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NHL Playoffs: Bruins Take Series Lead, Ducks Even Up

The Anaheim Ducks beat the L.A. Kings 2-0 to tie the series at 2 games a piece.

Anaheim Ducks
Anaheim Ducks

May 10, 2014; Los Angeles, CA, USA; Anaheim Ducks center Ryan Getzlaf (15) celebrates with teammates after scoring a goal in the first period against the Los Angeles Kings in game four of the second round of the 2014 Stanley Cup Playoffs at Staples Center. Kirby Lee-USA TODAY Sports

Montreal Canadiens at Boston Bruins – Bruins win 4-2, take a 3-2 series lead. 

Off the bat, Montreal coach Michel Therrien scratched Daniel Briere in favour of Brandon Prust and left Douglas Murray in the linup despite a 22.2 CorsiFor-percentage rating in two games against Boston. For those unfamiliar with CorsiFor, it measures shot attempts for/against at 5-on-5. A 22.2-percent CorsiFor is uber-elite in a penalty killing situation. It’s beyond awful at 5-on-5.

In extremely predictable fashion, the Boston third line was able to create havoc off an offensive zone face-off where Douglas Murray was on the ice. Murray lost Loui Eriksson behind the net, Eriksson fed it out front to Carl Soderberg and he fired the puck past Carey Price to make it a 1-0 game. The Habs had their chances, namely three power plays, but could not beat Tuukka Rask and looked very disjointed in the first period. Montreal led the first period in shots 9-8 but it certainly didn’t have that kind of feel to it.

Reilly Smith would give the Bruins a 2-0 lead early in the second period. A carry-over penalty by Tomas Plekanec gave the Bruins an early power play to start the second. Smith deflected a point shot through Price’s legs to double his team’s lead. Another power play for Boston shortly after that second goal gave Boston their third goal. A backhand pass from the boards by Torey Krug eluded every stick but Jarome Iginla’s and he fired the puck through Price’s legs for the 3-0 lead. It would be the second goal in less than one minute that Tomas Plekanec was in the penalty box for.

Montreal would cut into the lead with a power play goal of their own with a bit over five minutes left in the second period. A shot from the slot by Plekanec would be deflected off of Brendan Gallagher and past Rask to make it a 3-1 game. Boston had a 13-11 shot advantage in the period.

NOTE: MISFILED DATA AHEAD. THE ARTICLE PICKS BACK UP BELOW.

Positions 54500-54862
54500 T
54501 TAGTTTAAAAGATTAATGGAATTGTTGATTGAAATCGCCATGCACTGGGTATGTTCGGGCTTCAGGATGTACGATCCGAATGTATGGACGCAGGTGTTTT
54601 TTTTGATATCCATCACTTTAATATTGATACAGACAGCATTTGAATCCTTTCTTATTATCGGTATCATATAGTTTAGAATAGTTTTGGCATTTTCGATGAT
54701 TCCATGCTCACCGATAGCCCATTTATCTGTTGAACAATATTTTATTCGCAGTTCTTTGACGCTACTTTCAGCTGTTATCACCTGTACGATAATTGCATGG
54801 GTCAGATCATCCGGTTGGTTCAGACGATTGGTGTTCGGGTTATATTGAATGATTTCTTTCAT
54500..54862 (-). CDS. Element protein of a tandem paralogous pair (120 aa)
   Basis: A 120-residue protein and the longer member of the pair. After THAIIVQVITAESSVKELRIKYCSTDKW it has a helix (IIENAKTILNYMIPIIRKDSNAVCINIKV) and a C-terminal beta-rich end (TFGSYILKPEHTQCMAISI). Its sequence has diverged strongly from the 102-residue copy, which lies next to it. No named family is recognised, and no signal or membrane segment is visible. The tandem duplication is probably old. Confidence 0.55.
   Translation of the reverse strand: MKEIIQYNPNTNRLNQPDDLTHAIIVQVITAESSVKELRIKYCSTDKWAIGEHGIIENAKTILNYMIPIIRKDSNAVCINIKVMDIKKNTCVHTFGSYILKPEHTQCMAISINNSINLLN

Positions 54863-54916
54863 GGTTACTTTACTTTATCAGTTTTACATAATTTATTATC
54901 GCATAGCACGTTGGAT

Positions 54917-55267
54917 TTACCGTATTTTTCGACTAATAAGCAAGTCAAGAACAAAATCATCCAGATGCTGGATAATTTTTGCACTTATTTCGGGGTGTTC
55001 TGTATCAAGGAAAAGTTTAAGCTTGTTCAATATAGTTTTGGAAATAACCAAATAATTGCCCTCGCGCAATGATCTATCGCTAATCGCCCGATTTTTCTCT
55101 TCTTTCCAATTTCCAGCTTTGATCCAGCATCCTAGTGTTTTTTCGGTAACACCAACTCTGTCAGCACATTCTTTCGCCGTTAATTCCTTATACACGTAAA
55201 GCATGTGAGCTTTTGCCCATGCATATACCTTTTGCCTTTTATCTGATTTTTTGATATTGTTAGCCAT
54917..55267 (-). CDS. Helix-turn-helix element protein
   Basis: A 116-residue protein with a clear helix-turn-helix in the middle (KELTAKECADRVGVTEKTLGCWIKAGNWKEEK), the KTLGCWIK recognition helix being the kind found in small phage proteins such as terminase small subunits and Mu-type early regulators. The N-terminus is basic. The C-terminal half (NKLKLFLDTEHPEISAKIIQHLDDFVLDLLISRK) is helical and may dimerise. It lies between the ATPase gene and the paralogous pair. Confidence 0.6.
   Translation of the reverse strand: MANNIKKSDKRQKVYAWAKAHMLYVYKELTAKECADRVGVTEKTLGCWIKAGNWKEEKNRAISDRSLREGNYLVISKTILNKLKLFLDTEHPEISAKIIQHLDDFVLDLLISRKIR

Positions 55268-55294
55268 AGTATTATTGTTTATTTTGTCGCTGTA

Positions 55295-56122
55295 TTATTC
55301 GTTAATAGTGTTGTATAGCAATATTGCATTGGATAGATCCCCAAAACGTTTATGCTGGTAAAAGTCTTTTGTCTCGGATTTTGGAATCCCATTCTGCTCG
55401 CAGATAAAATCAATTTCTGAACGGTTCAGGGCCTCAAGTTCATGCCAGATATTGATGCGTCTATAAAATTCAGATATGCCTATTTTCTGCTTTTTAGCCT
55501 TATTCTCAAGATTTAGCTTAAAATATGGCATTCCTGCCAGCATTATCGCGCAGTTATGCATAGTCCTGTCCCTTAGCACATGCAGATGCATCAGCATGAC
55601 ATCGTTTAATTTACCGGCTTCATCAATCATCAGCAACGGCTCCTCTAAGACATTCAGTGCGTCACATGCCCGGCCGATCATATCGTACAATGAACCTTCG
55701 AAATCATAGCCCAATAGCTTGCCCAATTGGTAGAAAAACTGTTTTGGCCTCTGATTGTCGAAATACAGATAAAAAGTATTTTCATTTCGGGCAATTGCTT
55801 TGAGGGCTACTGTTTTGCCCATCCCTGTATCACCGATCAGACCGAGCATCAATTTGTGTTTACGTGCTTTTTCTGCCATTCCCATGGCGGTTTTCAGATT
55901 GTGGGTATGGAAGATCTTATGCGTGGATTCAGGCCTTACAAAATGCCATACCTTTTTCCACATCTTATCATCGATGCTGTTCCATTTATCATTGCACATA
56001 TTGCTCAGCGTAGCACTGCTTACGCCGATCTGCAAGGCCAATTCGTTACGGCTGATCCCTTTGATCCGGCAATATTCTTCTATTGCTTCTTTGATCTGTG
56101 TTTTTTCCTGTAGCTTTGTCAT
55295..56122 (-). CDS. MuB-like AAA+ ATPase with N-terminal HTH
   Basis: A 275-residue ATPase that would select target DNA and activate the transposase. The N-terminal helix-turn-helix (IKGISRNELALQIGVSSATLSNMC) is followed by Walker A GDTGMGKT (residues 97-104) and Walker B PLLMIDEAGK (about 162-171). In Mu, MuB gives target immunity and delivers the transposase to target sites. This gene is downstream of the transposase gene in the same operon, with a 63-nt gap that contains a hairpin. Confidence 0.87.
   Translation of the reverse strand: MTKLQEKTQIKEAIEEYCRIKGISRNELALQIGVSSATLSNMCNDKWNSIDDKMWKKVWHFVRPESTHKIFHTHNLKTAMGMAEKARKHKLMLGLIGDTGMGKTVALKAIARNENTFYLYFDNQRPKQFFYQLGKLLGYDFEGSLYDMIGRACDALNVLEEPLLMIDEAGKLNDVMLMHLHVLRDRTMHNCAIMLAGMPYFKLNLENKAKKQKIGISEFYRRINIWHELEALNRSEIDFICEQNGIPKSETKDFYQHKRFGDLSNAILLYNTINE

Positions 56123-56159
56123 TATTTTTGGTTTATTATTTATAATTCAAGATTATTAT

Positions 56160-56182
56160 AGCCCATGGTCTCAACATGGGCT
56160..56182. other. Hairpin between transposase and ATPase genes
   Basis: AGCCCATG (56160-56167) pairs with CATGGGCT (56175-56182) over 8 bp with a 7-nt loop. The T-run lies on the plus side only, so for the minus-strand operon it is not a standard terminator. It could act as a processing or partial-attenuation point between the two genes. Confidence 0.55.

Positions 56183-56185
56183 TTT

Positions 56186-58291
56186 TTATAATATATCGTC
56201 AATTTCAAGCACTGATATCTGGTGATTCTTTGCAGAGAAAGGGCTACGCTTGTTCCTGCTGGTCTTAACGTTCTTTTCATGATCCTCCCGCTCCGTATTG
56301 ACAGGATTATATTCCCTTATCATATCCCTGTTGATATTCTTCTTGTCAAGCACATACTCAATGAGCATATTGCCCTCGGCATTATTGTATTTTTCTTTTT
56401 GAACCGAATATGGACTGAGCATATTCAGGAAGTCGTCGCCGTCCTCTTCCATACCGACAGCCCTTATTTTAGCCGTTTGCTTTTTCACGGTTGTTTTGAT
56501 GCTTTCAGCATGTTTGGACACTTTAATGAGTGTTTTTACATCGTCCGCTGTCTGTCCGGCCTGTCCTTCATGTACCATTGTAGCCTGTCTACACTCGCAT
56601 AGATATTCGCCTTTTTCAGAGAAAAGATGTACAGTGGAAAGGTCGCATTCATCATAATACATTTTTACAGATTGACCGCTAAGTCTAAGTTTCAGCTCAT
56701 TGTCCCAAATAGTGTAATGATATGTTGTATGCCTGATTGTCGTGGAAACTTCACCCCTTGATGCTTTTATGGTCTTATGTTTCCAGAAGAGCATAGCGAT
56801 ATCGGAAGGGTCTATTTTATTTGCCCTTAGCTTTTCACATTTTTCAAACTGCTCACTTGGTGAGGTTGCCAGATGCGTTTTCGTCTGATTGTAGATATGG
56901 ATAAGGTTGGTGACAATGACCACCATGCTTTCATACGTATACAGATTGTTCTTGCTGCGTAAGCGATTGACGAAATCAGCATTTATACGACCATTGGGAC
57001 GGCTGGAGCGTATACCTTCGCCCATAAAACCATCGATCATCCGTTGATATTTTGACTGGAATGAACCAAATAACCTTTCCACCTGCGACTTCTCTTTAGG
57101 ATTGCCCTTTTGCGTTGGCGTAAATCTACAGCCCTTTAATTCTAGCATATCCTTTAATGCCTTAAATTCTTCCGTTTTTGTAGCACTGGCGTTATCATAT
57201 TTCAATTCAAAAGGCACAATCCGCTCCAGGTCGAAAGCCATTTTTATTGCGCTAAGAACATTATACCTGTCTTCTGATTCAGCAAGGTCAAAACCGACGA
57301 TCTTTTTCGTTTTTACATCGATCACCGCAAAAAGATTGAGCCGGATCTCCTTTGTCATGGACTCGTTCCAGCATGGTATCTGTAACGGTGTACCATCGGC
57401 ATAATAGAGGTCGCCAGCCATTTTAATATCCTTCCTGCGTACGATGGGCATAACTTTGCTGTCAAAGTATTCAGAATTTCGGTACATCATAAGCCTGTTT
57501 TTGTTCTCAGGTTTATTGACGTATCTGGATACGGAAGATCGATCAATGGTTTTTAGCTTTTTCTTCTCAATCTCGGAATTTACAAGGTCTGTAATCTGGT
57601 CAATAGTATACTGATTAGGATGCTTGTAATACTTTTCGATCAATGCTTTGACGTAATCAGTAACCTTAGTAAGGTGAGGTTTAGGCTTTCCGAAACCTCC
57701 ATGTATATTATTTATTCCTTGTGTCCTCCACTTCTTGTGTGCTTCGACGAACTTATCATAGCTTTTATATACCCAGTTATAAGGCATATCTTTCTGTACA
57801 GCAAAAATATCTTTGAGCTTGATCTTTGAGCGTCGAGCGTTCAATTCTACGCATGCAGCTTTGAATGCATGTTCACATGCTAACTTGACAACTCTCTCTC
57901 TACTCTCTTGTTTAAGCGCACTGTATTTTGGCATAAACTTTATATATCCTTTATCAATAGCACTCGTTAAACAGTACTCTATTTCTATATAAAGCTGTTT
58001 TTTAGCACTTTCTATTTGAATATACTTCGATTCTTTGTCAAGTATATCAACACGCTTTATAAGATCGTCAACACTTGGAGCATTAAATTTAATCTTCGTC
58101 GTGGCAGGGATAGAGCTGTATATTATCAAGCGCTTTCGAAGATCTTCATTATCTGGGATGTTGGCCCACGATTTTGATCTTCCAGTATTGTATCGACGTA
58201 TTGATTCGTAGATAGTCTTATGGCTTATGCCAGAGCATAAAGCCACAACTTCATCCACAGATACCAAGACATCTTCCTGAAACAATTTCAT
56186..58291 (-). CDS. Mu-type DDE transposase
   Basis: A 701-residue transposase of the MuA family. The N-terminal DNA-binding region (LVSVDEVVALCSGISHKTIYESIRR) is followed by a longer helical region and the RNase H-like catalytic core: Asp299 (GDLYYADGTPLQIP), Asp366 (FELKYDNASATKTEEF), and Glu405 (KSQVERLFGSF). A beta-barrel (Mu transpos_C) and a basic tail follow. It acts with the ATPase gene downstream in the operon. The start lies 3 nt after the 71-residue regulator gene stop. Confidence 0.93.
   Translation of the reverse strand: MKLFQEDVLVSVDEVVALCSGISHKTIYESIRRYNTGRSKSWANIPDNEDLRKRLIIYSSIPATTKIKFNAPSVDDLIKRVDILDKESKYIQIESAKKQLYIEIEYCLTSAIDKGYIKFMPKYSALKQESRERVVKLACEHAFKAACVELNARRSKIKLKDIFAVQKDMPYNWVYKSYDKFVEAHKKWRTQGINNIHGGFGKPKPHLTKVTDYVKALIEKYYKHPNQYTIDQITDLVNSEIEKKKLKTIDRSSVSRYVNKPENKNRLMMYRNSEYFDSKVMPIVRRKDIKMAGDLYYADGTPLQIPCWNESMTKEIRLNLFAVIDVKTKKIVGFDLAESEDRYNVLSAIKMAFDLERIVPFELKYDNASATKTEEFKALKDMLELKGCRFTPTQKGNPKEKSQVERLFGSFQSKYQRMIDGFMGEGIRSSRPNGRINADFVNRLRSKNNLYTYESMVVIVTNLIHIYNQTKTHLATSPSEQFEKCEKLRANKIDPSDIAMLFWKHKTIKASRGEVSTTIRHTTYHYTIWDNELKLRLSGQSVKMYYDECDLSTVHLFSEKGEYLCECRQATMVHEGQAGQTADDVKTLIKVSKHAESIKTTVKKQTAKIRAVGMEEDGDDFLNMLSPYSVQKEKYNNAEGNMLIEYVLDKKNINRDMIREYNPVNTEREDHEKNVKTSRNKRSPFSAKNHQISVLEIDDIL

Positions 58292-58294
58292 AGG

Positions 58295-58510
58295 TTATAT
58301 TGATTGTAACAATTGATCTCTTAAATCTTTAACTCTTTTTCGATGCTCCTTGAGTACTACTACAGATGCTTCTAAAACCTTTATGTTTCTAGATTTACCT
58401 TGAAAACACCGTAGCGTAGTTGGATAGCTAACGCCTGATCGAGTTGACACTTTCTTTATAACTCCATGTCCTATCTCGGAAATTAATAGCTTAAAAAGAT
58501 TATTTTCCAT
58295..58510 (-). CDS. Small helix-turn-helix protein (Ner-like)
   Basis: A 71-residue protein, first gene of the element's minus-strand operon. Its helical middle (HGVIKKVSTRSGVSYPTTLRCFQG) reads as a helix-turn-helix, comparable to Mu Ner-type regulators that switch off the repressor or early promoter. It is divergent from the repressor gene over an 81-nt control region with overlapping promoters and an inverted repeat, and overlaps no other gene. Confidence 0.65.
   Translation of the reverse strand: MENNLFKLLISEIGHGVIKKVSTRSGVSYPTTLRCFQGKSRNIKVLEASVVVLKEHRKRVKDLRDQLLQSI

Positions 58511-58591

A fairly even and back-and-forth third period didn’t result in much on the scoreboard for either team. Then with under six minutes left. Loui Eriksson picked up a rebound off of Price, waited out his out-stretched pad, and fired it home for a 4-1 lead. The Habs would cut it to 4-2 with a P.K. Subban power play goal with 2:29 left but that was as close as they would come for the rest of the night.

Anaheim Ducks at Los Angeles Kings – Ducks win 2-0, tie series 2-2

A fairly back and forth first period was broken open by the newest member of the top line of the Anaheim Ducks. Devante Smith-Pelly was the recipient of a sharp centering pass from Corey Perry and he roofed it over Jonathan Quick to give the Ducks a 1-0 lead. The Ducks would extend their lead to 2-0 with a Ryan Getzlaf power play goal. A scramble around the Kings net resulted in a Getzlaf shot that missed but he then recouped the rebound and banked it off Quick for Anaheim’s second goal .

It was a rough game for the Kings through 40 minutes as they had the shot advantage 21-11 and the shot attempt advantage 56-25. Each Kings player was at least a 53-percent CorsiFor player, but those shots were not generating enough chances to really make life difficult for rookie goaltender John Gibson. Marian Gaborik was on the ice for just three shot attempts against through better than 13 minutes of 5-on-5 time.

Either goaltender made for a compelling story tonight. Rookie Anaheim goalie John Gibson played just three games in the regular season but stepped in and stopped all 28 shots he faced to record the shutout. Per several sources, John Gibson is the youngest goalie to ever record a shutout in the NHL playoffs. Meanwhile, Jonathan Quick was pulled after the first period, allowing two goals on 11 shots. Anaheim would manage just 14 shots on goal to Los Angeles’ 28 but were more than game to tie the series. It was a game where Los Angeles had the better of the play but Anaheim had the better of the luck and a pretty good goaltending performance, too; every single Los Angeles player finished as a 50-percent possession player or better.

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